John George Brown

November 10, 1919 - July 9, 2003

John G. Brown John G. Brown John G. Brown John G. Brown John G. Brown John G. Brown John G. Brown John G. Brown John G. Brown John G. Brown John G. Brown John G. Brown John G. Brown

RAF 193 Squadron

John 'Jack' George Brown was born in Toronto, one of four children, to William and Ellen Brown. He grew up in the west end of Toronto and was employed by Loblaws Ltd. in the head office for 42 years, involved in personnel and safety work. He was a life member of the Canadian Fighter Pilots Association. After he retired, he had an interest in service aviation, joining the Canadian Aviation Historical Society, the Aircrew Association and the Typhoon Pilots Association. He was a Red Cross volunteer wheelchair attendant in the Veterans' Wing at Sunnybrook Hospital for three years, which he gave up due to Parkinson's disease. He was also a Sunday school teacher at Lansing United Church and a member of the Pastoral Care committee.

  • No. 9 SFTS, Summerside PEI, awarded Wings, May 1942
  • He was posted to RAF Ferry Command at Dorval, Quebec to train ferry pilots. Russ Bannock was his instructor. Then posted to RAF depot at Moncton, NB, then to RCAF Holding Unit in Bournemouth, England, arriving on the day of the Dieppe Raid. Then to No. 7 AFU at Peterborough, north of London, England. From October to December 1942, he was flying Hurricanes at No. 56 OTU, then to Harrowbeer, near Plymouth, Deon to form 193 Fighter Squadron, equipped with Typhoons.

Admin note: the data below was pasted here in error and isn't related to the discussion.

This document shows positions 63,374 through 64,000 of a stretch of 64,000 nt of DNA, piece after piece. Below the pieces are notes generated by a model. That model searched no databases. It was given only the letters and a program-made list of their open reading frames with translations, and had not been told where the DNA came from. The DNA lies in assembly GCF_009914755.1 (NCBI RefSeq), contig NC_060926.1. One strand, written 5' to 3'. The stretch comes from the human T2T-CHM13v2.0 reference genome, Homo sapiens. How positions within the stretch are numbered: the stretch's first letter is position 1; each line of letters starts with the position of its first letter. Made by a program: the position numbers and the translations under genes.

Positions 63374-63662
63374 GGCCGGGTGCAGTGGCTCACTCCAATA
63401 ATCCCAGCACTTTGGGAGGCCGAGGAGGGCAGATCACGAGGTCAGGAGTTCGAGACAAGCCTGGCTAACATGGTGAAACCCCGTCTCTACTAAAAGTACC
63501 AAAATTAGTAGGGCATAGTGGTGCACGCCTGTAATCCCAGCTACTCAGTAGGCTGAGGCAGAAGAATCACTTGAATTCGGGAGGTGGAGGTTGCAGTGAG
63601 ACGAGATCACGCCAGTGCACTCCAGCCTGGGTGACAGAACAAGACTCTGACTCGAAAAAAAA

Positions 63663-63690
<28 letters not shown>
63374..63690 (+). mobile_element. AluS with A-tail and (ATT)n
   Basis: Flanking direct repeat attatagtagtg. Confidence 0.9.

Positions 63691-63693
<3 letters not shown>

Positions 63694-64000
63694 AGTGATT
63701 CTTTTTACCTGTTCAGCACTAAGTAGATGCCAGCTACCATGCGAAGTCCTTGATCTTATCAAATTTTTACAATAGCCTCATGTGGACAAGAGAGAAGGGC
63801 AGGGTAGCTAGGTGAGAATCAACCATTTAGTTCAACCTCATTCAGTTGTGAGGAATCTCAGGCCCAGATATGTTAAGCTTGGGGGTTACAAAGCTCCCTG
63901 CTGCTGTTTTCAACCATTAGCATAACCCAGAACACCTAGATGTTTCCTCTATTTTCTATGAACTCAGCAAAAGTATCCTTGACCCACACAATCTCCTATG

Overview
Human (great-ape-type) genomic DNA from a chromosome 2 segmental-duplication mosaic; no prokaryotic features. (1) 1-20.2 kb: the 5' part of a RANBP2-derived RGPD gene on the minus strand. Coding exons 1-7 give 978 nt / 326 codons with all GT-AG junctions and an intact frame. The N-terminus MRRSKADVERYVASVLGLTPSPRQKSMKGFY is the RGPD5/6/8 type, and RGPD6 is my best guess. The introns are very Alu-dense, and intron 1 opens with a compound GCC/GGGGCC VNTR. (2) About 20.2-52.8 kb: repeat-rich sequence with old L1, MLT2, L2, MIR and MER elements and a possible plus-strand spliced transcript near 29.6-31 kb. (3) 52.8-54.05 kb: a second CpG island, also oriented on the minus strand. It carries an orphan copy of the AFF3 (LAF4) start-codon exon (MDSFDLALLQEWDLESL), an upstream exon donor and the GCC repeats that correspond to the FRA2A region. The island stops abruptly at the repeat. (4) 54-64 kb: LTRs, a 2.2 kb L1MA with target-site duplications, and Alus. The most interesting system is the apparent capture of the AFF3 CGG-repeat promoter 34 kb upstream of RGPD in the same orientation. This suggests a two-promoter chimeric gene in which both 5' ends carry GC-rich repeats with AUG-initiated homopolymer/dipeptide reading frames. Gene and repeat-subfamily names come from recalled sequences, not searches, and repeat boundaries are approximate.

He was involved in D-Day, bombing enemy strong points and bridges in the Caen area.

    On June 29, 1944, he encountered twenty or thirty Bf109s. He used corrective action, getting him out of a spin after being hit. One of his attackers was not so lucky and crashed straight into the ground, unable to pull out of his dive. The others gave up the chase, as Brown reached the coast just east of Le Havre. At this point, he thought he might have to bail out near ships that formed the bridge from England to Normandy, but the engine kept going and he landed on one of the airstrips near the beach. He found three inch holes in two opposite blades of his four bladed prop.

    For more information, please read Flying Under Fire Canadian Fliers Recall the Second World War, pages 65-81, Selected and edited by William J. Wheeler of the Canadian Aviation Historical Society, 2001, Fifth House Ltd., a Fitzhenry & Whiteside Company ISBN 1-894004-79-5